Driving around town this weekend (near Colorado Boulevard and Virginia in Denver) ended up behind a nice new white pickup truck with an extended cab (I'm not enough of a pro to give you the make and model). In the back window was a two foot tall white decal displaying a hand grenade (pin in place; similar to, but not identical to this one). Nothing else adorned the car.
Just what message did the owner intend to send?
I received a message something along the lines of: "I am a violent psychopath ready to engage is mass murder at any moment, don't mess with me."
It wasn't clear or directed enough to be a threat (i.e. I'm not trying to say that this was illegal, just odd and in bad taste), but it did catch my attention, and not in the humorous way that the runner up for most notable car adornment this weekend, a bumper sticker proclaiming "I heart jet noise," did.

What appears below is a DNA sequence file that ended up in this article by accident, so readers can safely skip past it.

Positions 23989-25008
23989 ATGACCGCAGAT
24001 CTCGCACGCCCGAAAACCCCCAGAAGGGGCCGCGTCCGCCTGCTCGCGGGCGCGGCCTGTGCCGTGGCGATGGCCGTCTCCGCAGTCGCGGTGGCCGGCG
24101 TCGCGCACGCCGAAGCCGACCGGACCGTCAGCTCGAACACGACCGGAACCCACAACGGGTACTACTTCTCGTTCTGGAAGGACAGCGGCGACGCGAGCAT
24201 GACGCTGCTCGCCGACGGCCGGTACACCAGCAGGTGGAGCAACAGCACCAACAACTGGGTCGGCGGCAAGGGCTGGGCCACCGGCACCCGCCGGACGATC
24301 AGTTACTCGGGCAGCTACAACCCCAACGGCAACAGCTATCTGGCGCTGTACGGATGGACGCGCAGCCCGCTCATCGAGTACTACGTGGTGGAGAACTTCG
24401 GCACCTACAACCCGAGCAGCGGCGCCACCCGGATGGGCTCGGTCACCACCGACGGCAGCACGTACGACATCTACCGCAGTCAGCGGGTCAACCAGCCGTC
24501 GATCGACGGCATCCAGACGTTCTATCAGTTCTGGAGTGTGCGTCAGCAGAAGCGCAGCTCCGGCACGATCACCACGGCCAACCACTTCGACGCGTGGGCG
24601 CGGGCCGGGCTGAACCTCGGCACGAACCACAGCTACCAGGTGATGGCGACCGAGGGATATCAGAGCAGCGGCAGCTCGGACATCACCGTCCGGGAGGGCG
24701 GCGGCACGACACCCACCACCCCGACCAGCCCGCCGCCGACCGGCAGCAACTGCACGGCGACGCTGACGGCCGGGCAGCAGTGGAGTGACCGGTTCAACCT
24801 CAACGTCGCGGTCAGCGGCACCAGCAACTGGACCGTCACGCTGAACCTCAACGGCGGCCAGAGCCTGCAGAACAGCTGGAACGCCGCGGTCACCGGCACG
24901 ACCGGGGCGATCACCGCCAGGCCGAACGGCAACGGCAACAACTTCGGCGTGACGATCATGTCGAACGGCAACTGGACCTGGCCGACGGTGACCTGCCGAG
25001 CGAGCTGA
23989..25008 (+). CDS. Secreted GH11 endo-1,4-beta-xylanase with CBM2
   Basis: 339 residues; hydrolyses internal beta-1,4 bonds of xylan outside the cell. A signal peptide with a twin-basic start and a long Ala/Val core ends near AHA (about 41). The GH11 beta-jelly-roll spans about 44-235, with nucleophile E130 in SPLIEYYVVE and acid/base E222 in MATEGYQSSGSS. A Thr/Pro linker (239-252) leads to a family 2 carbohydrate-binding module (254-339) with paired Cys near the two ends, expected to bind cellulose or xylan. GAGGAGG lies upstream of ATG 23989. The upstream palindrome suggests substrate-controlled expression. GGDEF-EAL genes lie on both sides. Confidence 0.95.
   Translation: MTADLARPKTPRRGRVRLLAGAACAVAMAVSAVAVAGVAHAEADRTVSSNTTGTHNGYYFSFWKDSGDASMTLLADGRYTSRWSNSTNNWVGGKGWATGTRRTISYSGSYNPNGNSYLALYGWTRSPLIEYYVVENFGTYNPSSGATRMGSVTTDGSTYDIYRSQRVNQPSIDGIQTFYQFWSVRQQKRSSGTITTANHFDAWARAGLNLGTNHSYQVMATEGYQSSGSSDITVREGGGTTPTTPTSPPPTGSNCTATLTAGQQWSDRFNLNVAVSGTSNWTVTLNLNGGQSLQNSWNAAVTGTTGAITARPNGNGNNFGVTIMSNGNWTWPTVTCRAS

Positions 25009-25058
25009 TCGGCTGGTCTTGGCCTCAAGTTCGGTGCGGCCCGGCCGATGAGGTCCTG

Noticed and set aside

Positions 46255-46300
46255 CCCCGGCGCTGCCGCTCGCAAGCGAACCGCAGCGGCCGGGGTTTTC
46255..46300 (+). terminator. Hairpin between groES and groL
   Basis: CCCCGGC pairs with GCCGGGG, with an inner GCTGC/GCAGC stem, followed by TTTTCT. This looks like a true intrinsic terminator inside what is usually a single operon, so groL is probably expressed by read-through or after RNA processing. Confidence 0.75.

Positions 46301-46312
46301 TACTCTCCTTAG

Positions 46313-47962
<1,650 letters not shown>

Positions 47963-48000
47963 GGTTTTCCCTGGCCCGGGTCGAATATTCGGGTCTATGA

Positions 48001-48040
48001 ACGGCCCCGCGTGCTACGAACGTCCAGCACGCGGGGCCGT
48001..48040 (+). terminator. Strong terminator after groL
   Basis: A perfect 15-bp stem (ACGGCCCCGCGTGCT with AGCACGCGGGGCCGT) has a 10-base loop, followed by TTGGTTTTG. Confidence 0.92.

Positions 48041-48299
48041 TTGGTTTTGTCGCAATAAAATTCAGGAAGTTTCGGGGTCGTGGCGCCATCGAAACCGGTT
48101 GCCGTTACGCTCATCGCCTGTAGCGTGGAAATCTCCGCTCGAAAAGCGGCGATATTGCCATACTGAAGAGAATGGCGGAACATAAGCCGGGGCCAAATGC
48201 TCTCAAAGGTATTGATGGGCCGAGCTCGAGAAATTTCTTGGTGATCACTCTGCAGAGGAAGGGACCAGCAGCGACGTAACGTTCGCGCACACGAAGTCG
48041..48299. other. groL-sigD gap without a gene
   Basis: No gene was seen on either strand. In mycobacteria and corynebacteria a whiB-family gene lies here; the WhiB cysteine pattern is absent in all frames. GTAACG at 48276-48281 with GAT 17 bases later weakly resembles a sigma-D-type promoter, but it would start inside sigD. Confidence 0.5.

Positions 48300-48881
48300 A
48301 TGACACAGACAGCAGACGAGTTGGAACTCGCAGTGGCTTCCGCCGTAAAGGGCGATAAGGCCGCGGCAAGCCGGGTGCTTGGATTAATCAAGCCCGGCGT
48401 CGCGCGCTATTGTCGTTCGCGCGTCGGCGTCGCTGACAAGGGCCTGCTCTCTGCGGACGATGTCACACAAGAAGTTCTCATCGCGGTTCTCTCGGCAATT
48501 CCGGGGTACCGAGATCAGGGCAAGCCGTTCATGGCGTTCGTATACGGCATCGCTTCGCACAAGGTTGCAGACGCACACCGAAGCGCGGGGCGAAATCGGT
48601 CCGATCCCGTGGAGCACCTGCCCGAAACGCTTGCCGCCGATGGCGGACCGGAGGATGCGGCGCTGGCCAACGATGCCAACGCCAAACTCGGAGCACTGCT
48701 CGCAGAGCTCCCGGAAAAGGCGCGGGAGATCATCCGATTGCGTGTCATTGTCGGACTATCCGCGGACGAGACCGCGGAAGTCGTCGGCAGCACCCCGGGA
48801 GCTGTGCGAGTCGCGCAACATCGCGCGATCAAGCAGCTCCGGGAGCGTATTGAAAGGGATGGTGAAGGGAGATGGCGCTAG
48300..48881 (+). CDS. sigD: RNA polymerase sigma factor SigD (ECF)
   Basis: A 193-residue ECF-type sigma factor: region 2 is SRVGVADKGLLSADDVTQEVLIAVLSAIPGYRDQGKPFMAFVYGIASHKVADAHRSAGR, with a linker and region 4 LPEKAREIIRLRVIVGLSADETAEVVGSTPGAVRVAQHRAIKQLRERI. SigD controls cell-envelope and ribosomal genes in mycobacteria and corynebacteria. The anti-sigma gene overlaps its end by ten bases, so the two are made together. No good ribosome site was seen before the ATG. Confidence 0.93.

Surely, if you wanted to portray military associations, you'd do a bumper sticker in the "Semper Fi" or "Proud To Be A Marine" or "10th Mountain Division" genre. And, there is also a whole genre of 2nd Amendment bumper stickers of the "I heart the NRA" or "Take my wife, take my dog, but you'll have to pull my gun from my cold dead hands" variety. But, a hand grenade without comment delivers neither message very clearly, is pretty apolitical and is quite chilling.
Perhaps others can offer other insight on the intended meaning of the image in this context.
As an aside, the Denver Post noted today that the percentage of households where someone owns a gun in the U.S. has droped to a record low 35%, and that about 77% of all guns in the U.S. (250 million) are owned by the 10% of the population that have four or more guns.